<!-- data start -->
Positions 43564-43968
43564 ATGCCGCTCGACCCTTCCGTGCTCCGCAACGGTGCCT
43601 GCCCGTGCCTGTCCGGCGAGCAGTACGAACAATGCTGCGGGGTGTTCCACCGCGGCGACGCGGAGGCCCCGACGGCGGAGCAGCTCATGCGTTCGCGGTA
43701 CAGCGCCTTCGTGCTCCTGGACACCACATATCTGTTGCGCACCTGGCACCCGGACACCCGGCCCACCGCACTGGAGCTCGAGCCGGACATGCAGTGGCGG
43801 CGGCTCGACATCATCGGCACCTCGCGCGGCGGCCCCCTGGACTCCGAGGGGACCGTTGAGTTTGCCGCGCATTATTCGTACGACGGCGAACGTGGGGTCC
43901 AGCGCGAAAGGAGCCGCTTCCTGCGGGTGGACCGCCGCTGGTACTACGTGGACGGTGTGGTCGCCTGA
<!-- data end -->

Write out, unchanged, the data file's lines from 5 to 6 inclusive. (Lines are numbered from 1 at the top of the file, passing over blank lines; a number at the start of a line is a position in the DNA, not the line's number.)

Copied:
43801 CGGCTCGACATCATCGGCACCTCGCGCGGCGGCCCCCTGGACTCCGAGGGGACCGTTGAGTTTGCCGCGCATTATTCGTACGACGGCGAACGTGGGGTCC
43901 AGCGCGAAAGGAGCCGCTTCCTGCGGGTGGACCGCCGCTGGTACTACGTGGACGGTGTGGTCGCCTGA